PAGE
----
Part Three: Disability, And The Nature Of Art And Commerce
In September of 1998, the late fashion designer Alexander McQueen helped to ignite a fashion revolution through what he described as a “joyful celebration of difference.” As the guest editor of the British style magazine Dazed, he took it upon himself to push the boundaries of fashion and style and create clothing for what he termed ‘differently-abled bodies.’ For the shoot, he invited the Paralympian Aimee Mullins to grace the cover and contemporary designers that included Rei Kawakubo and Hussein Chalayan to create and supply clothing for a cast of other disabled models. The magazine brought in stylist Katy England and photographer Nick Knight, who both described the experience as one of the most important shoots they had ever done, driving a vision that was honest, beautiful, and pushed the boundaries of what was possible. Mullins would go on to walk in McQueen’s Spring Show in 1999 wearing a pair of carved prosthetic legs he had designed that would later be featured in the exhibition Savage Beauty.
Over the past twenty years, there has been a slow evolution in embracing persons with disabilities within the fashion and style community. Yet, that is beginning to change, with the confluence of technology and the ability to be exposed to new young designers who happen to have disabilities, shifting demographics, and a greater understanding of the economic opportunity of adaptative clothing we are beginning to embrace the realization of the importance of fashion and style as a fundamental instrument in redefining the notion of beauty and ultimately the social identity of persons with disabilities.
Social media from Instagram, YouTube, and Facebook have offered a pathway for young designers to get there name out and expand the landscape of adaptive fashion and design. By breaking old stereotypes, designers such as So Yes, Abilitee and Sonia Prancho are only a handful of examples entering the marketplace that are setting new trends and illustrating what adaptive clothing can do in refining the notion of beauty and moving society forward to a greater level of acknowledgment by expanding the landscape of aesthetics and offering new fresh perspectives.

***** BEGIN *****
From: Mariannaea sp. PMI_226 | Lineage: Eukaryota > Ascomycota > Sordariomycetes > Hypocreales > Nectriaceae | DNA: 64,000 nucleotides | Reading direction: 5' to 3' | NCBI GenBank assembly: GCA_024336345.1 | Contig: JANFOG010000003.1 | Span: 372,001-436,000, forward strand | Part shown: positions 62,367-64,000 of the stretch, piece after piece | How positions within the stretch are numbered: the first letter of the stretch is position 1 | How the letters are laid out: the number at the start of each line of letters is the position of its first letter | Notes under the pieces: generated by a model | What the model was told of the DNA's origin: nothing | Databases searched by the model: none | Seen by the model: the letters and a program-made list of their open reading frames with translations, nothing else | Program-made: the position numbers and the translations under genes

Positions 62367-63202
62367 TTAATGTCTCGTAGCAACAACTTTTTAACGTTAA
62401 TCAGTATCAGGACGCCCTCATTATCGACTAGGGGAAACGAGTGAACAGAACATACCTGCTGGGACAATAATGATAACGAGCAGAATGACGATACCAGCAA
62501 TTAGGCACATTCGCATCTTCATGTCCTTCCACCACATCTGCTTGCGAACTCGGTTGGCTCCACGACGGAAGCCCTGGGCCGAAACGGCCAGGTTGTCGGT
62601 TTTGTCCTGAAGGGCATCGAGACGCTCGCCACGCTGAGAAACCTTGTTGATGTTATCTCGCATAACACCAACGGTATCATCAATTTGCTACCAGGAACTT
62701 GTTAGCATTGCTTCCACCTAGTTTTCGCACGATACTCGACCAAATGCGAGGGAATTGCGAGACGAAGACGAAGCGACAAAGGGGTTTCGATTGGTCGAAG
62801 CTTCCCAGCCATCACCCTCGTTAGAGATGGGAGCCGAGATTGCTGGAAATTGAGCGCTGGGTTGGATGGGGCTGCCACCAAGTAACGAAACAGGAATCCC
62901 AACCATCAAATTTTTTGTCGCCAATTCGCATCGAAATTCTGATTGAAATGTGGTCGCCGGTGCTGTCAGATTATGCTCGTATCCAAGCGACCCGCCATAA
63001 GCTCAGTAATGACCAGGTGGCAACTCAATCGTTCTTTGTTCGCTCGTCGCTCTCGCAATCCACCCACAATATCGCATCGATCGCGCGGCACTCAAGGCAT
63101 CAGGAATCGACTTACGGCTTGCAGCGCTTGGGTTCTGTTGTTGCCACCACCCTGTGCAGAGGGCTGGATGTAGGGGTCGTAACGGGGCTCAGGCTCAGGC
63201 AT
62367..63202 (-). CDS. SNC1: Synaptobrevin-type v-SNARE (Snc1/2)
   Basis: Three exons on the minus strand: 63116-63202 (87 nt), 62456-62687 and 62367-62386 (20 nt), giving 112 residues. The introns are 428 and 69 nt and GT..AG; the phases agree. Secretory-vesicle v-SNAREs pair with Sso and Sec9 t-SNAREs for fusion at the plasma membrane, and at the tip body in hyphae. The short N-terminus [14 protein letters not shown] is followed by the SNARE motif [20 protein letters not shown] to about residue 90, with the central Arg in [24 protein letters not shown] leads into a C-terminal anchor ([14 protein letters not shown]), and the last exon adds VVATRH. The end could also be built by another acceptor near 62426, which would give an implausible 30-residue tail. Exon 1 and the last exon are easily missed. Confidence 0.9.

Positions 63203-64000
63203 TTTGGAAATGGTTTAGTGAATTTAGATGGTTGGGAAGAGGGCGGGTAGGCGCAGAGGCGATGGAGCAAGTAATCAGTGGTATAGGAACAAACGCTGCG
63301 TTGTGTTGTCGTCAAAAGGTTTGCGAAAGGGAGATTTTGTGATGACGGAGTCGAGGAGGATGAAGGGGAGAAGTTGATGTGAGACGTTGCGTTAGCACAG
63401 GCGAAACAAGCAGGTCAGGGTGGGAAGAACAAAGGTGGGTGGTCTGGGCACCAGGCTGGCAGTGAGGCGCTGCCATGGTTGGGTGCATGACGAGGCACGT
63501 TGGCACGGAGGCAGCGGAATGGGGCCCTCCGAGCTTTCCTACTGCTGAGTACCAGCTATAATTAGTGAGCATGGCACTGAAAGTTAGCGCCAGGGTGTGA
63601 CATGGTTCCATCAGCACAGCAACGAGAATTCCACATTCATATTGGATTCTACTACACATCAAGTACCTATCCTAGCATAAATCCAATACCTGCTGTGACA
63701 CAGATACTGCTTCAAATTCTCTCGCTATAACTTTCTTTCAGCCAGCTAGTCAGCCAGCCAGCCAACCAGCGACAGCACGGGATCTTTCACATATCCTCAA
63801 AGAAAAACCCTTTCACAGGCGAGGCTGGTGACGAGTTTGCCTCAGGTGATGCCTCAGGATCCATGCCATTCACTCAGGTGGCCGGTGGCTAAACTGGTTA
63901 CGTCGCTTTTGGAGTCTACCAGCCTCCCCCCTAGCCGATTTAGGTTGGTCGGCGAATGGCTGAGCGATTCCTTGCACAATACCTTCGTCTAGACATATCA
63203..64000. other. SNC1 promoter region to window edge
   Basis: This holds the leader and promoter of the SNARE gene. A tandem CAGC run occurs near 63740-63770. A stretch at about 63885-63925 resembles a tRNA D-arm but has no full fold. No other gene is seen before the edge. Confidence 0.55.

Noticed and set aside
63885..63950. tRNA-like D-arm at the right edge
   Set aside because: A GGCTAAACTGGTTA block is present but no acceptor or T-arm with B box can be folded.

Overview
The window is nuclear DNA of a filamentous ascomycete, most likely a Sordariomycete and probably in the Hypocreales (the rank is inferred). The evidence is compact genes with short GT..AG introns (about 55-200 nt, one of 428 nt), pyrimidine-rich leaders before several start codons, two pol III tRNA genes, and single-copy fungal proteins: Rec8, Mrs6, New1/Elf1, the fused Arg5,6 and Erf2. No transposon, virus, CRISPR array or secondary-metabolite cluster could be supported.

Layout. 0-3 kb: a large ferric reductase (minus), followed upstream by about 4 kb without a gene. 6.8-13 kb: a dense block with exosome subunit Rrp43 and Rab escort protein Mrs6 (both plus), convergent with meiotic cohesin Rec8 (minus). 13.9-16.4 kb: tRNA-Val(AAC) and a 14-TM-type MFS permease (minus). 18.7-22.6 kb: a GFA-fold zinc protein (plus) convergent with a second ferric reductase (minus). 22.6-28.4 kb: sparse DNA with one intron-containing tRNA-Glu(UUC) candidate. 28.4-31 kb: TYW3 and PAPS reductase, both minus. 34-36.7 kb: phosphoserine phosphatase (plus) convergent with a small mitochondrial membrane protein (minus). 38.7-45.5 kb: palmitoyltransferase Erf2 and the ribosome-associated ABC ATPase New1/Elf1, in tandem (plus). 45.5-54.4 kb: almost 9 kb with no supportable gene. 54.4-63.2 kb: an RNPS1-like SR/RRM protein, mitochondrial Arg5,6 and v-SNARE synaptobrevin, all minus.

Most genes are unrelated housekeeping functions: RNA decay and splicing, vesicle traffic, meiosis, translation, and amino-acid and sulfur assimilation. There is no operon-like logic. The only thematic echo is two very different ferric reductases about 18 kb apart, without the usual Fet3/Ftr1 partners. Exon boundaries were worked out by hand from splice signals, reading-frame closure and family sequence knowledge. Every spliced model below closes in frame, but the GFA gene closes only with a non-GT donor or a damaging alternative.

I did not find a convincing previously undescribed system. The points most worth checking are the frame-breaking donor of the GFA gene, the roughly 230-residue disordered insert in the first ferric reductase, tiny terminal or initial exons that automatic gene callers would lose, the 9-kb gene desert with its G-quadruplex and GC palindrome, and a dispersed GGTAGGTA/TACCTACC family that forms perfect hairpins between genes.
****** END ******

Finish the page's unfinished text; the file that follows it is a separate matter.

As the representation of persons with disabilities continues to mature, we are seeing the relationship between art and commerce establishing itself more substantially. According to Vogue Business, the global market for adaptive clothing will reach $400 billion by 2026. The disability population in the US alone has a collective disposable income of around $490 billion, which has enticed brand names such as Tommy Hilfiger, Zappos, LandsEnd, Target amongst other well-known companies to produce adaptive lines that include various jeans sizes to allow for prostheses, sundresses that use Velcro fasteners in place of small buttons, and jackets and trousers designed to be comfortable for wheelchair users. Seeing the economic possibilities in front of them, it is important that both these brands and the disability community practice reciprocity. They each must recognize the growing social and economic value that they serve for one another breeding a revolutionary bond in ways that they may have never considered before. This is an opportune moment where both can enhance and cultivate what can be a very effective relationship. Not unlike the entertainment industry, the fashion industry is an extension of who we are and is aspirational by nature. Like designer Coco Chanel once said, “Fashion is not something that exists in dresses only. Fashion is in the sky, in the street, fashion has to do with ideas, the way we live, what is happening.” Fashion offers us an understanding of the time we live in and expands the personal narrative of who we are. But fashion must also serve as a connective tissue between industry, designer, and ultimately the consumer and end-user. We need to take this moment to both learn and listen. The industry has to communicate with designers, designers have to connect with consumers, and everyone has to continue to have an open dialogue. It is these very mechanics that open up the door for art and commerce to find common ground to serve as a system for change in the 21st-century economy.
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